Romania has imposed additional flight restrictions in parts of its air space along the Ukrainian border as Russian attacks on Ukraine’s Danube river ports have intensified fears of a spillover on nearby Romanian territory.
Drone debris following Russian attacks on Ukraine’s Danube river ports has been found in Romania – a NATO member – underlining security risks for the military alliance, whose members have a mutual defence commitment.
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An order from the Romanian defence ministry on Thursday banned piloted and unmanned aircraft from flying within 30km (19 miles) of the border with Ukraine at an altitude of less than 4,000 metres (more than 13,000 ft).
Romania already imposed an 8km (almost 5 miles) border exclusion zone for flights of less than 1,000 metres (3,300 ft) in places since Russia’s invasion of Ukraine in February 2022.
Romania and Ukraine share a border of more than 100km (62 miles) along the Danube at a point where the river nears the Black Sea.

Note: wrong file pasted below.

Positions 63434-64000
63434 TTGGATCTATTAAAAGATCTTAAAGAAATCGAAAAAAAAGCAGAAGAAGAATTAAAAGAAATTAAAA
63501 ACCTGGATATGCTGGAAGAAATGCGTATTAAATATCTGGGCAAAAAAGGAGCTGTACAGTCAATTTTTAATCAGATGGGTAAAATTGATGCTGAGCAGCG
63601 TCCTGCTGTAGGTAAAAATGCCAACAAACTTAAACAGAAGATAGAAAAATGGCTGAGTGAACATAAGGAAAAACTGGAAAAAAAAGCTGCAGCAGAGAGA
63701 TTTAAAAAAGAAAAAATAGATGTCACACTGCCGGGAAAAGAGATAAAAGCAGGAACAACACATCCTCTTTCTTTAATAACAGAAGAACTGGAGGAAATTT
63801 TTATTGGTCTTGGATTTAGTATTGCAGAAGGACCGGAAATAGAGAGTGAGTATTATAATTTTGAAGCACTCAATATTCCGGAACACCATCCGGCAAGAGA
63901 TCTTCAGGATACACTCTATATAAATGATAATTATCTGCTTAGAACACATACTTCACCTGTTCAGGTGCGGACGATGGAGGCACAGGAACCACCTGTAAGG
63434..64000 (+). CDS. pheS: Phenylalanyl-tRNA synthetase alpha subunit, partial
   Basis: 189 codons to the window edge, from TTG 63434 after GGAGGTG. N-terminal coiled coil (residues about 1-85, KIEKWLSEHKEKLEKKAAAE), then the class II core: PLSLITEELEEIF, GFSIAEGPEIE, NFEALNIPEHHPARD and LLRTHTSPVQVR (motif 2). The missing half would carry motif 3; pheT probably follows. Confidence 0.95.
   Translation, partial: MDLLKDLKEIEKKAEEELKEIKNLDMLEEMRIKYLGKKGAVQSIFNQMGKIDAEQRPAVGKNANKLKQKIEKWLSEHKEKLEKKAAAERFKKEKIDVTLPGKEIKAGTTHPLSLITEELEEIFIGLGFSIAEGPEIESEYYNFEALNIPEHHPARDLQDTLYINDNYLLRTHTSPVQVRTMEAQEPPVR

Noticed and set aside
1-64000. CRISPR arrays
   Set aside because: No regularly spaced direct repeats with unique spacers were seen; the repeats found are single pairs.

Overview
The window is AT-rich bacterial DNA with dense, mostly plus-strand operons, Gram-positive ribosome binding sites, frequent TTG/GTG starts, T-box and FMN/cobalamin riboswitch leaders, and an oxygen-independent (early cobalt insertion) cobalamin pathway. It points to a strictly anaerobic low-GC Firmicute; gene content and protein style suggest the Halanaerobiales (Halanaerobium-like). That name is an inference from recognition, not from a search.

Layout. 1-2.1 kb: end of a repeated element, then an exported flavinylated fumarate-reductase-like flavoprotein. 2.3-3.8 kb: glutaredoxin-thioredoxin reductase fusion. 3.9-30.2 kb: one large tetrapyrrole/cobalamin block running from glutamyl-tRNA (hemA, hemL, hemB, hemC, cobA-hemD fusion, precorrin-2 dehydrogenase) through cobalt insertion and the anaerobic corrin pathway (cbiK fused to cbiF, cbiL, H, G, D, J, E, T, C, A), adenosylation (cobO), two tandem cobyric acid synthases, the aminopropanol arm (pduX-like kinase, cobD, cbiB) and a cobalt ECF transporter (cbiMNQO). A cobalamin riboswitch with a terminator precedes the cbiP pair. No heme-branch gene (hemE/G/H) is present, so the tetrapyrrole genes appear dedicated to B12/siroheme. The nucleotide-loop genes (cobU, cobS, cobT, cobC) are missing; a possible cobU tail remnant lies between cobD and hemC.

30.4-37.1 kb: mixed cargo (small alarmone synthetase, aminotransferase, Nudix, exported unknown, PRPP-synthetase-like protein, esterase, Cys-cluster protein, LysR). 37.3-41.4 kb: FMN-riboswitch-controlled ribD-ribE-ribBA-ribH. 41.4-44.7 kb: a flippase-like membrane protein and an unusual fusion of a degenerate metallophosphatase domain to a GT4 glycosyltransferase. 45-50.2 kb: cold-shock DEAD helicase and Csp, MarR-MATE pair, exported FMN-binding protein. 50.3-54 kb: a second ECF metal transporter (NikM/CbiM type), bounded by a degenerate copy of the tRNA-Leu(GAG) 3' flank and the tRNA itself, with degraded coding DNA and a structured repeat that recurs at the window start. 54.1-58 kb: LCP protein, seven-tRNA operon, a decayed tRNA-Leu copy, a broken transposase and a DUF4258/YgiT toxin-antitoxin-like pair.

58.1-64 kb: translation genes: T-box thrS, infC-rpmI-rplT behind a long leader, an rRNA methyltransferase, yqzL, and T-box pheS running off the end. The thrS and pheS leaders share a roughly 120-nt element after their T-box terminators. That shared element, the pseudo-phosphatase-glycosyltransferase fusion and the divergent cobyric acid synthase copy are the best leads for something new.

Romania’s defence ministry said it had enforced the additional restrictions between its Danube river ports of Sulina and Galati because of Russia’s attacks nearby.
“Given the intensifying Russian attacks on Ukraine’s river ports, measures to extend restrictions were necessary to ensure a more efficient monitoring and control of air space,” the ministry said.
Romania’s foreign ministry has twice summoned the Russian charge d’affaires following the discovery on Romanian soil of drone debris.
The defence ministry said it would deploy additional troops to southeastern Romania near the border with Ukraine and increase patrols and observation points, in an effort to prevent risks to residents.
Russian attacks on Ukraine’s river ports across the Danube from Romania have increased since mid-July when Moscow abandoned a year-old deal that lifted a Russian blockade of Ukraine’s Black Sea ports.
NATO has said Russian air attacks near the border were “destabilising” even if there was no indication that Russia intended to hit a NATO member.
Ukraine is one of the world’s biggest grain exporters and the Romanian Black Sea port of Constanta is now Kyiv’s largest alternative export route, with grains arriving by road, rail or barge across the Danube from ports that are coming under attack from Moscow.